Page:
Best In Class 

Best in Class: Church House Tenax Absolute Return Strategies

Best in Class: Church House Tenax Absolute Return Strategies

Picking a fund in which to invest this Isa season seems to be more difficult than ever.

Despite experiencing quite a considerable correction since February, many equity markets are still not looking great value and bonds are on a sticky wicket as interest rates seem set to rise further in both the US and the UK.

Add to this the US/China trade wars, Russian spy probes and Brexit negotiations, and it's difficult to have much conviction.

Markets will, quite possibly, remain more volatile in 2018, so perhaps rather than trying to pick the year's winner we may be better off focusing on adding some 'glue' to bind client portfolios together.

Church House Tenax Absolute Return Strategies started life as an investment for a private client, before the managers, James Mahon and Jeremy Wharton, made it more widely available.

It's a multi-asset fund that invests directly in assets – fixed interest, equities, property, alternatives and cash – rather than using the fund-of-funds route, and it sits in the much maligned IA Targeted Absolute Return sector.

While I recognise there are a number of peers that haven't lived up to their billing, this fund has.

Positive returns have been achieved in 97 per cent of rolling 12-month periods over the past five years, with an average return of 5.1 per cent per annum and having lower volatility, lower maximum drawdown and lower downside risk than 84 per cent of its peers, according to Church House Investment Management, as at 28 March 2018. 

Unlike other many other funds in the sector it doesn't have a performance fee and it doesn't short stocks. Instead, the fund targets an absolute return from diversification and risk management alone.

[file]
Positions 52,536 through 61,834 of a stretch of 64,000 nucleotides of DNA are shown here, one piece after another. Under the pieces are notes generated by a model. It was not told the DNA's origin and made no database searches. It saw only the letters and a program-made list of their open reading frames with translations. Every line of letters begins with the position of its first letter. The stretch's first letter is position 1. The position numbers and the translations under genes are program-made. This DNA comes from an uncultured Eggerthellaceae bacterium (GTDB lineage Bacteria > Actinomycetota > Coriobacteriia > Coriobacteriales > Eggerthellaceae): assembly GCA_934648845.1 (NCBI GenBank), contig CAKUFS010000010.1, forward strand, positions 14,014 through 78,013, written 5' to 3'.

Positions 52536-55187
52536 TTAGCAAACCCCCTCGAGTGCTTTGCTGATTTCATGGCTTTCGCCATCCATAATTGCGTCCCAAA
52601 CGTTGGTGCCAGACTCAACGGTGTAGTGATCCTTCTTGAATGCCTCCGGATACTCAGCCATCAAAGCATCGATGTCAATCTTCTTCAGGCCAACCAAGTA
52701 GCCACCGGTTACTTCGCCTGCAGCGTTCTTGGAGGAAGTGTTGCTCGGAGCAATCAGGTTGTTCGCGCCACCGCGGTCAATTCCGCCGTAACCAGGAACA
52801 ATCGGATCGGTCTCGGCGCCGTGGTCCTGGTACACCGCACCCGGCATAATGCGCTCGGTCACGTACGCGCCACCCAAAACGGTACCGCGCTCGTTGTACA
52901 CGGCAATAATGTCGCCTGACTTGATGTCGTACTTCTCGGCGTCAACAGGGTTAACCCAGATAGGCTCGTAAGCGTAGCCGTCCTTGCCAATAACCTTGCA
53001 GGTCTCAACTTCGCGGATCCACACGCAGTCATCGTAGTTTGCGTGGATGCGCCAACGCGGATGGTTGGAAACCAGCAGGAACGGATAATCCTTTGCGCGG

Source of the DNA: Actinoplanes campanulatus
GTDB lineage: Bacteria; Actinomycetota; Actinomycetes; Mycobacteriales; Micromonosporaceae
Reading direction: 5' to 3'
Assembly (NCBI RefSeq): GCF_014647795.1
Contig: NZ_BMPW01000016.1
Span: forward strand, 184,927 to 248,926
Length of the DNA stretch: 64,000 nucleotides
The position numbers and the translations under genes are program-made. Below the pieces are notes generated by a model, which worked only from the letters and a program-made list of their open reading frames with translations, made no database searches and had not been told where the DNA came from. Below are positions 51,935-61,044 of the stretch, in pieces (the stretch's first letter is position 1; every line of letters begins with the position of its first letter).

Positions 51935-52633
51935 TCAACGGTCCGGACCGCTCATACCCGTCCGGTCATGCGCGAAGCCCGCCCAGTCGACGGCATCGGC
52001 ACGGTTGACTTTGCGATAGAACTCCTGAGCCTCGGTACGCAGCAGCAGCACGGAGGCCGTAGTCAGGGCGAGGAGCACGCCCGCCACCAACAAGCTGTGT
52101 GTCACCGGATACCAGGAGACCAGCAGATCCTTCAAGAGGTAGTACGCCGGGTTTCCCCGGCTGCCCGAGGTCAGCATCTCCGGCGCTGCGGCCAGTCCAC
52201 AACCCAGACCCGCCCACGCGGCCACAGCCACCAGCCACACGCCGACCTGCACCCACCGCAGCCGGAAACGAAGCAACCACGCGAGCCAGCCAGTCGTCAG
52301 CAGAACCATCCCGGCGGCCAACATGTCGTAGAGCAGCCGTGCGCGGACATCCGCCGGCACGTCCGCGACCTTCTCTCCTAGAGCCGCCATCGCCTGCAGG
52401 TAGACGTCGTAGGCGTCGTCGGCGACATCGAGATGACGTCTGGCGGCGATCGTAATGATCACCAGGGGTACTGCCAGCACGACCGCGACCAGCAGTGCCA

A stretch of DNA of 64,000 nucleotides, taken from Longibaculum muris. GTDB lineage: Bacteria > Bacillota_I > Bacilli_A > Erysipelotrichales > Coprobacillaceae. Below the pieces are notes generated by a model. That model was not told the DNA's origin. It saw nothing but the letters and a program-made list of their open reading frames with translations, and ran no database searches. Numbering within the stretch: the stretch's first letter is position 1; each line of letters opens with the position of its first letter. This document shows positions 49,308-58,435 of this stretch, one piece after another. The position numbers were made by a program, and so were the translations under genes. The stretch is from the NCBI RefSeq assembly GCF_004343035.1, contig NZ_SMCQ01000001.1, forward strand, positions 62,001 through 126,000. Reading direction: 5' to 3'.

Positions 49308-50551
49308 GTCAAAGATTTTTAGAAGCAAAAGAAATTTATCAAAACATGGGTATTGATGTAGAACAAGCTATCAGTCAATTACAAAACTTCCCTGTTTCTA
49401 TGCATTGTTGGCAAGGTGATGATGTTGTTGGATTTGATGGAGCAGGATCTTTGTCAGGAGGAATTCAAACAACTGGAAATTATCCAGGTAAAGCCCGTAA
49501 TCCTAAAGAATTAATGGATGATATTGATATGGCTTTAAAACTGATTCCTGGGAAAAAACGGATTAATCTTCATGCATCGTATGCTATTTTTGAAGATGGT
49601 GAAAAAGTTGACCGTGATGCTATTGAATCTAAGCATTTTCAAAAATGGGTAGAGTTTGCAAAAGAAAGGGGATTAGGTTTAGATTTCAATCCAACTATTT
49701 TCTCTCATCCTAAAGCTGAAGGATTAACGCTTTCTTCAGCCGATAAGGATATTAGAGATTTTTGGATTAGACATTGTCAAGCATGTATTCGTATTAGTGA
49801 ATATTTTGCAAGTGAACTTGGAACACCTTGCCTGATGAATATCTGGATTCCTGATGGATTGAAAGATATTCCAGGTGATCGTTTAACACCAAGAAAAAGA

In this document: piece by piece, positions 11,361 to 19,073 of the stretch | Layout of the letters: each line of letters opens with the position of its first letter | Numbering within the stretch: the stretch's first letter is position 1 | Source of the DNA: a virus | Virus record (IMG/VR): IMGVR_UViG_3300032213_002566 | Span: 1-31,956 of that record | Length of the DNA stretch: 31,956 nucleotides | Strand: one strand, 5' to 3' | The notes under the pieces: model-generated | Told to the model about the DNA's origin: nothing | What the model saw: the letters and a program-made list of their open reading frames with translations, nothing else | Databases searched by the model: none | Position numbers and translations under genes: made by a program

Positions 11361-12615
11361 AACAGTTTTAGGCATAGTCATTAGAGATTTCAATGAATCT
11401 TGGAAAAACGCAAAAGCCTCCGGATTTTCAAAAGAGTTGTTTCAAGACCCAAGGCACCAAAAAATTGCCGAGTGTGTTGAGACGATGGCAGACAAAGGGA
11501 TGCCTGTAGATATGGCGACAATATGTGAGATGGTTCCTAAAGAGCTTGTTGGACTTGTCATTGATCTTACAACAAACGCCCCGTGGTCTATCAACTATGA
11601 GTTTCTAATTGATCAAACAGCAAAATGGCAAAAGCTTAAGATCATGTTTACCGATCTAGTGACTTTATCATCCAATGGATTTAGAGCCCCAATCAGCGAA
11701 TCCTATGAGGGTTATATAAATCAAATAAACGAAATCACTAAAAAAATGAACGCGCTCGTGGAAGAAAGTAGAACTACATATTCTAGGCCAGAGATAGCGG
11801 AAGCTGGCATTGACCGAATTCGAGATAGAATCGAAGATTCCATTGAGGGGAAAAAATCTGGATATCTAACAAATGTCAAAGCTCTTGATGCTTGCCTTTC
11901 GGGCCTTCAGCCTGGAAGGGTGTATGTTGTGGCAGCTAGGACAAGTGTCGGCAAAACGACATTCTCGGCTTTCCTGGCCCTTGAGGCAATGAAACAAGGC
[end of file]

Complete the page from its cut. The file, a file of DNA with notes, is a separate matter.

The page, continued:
The managers look for low correlation of returns between assets where possible, and low volatility in the fund’s overall exposure. 

One of the main drivers of the investment process is the attention given to interest rates, especially rate spreads.

The managers' bottom-up process will look at timing, curve positioning, duration management, capital structure and covenants. The managers then seek to gain the appropriate exposure across a broad range of asset classes. 

Avoiding loss is fundamental to their strategy and they are prepared to hold high proportions in cash and other lower-risk assets in pursuit of the fund’s objective.

In recent months, this has meant around a 30 per cent allocation to floating rate notes (FRN).

Essentially, these are bonds with variable yields; the level of income they pay out is tied to a benchmark, often the base interest rate or Libor.

This allocation rose to 35 per cent in January – the greatest proportion they have held.

With extra cash from fund flows and four sterling FRNs (issued by Toronto Dominion, CIBC, Lloyds Bank and The Commonwealth Bank of Australia) that matured, along with a US dollar issue from JP Morgan and a short-dated EIB bond, they rebuilt the book – acquiring some new positions and adding to existing ones.

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